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Protecting the Internally Displaced: From Rhetoric to Reality

March 26, 2019 at 11:45 AM to 1:00 AM

Location:482 (4th floor Discovery Centre) MacOdrum Library

The Local Engagement Refugee Research Network (LERRN) presents the next Lunch and LERRN event:

Protecting the Internally Displaced: From Rhetoric to Reality

Today, there are over 40 million internally displaced persons (IDPs) globally. Refugees, outside of their own state and unable to count on its protection, are provided protection through an international refugee regime based in law and organizations such as the UNHCR. By contrast, IDPs, though displaced for similar reasons, do not have the same protections since they remain within their own state.

Dr. Phil Orchard

An Associate Professor of International Relations at the University of Wollongong and a Senior Research Fellow at the AsiaPacific Centre for the Responsibility to Protect.

Drawing from his recent book, Protecting the Internally Displaced: From Rhetoric to Reality (Routledge, 2018), and on the eve of the 20th Anniversary of the UN’s Guiding Principles on Internal Displacement, Orchard’s presentation will examine how the international response to the problem of IDP protection has changed over the past twenty years, and how legal protections have been introduced at the regional and domestic levels. The soft law Guiding Principles on Internal Displacement offer IDPs a measure of protection, and some forty states have now adopted their own domestic laws and policies. While these are positive developments, Orchard argues that only one-third of domestic laws and have been fully imple­mented and international support in the drafting process has done little to improve these figures. Critical to successful implementation, he argues, are four factors: timing; the inclusion of independent domestic institutions and democratic electoral systems to ensure accountability; linkages to other regional and domestic pro­cesses including peace treaties; and international support not just at the drafting stage but throughout the implementation process. This presentation will be of interest to scholars and students of international relations, forced migration, R2P, and regime theory, as well as to policymakers, governments, and the NGO community.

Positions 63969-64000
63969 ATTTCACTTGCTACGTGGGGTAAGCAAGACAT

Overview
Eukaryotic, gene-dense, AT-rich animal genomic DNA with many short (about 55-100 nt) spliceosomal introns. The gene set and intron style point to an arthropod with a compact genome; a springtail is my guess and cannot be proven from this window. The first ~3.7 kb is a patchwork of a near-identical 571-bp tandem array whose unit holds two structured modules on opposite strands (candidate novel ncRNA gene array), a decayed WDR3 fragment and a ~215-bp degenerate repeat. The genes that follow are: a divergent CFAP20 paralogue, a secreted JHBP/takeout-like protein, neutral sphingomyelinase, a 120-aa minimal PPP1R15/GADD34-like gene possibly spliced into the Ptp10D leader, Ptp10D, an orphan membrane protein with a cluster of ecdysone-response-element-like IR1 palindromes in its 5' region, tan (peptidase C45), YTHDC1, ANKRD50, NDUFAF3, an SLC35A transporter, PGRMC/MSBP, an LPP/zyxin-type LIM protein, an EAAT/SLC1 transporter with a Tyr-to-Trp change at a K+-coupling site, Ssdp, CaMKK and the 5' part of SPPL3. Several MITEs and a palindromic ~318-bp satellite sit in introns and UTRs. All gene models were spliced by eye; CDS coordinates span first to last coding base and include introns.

To register for the event, please click here.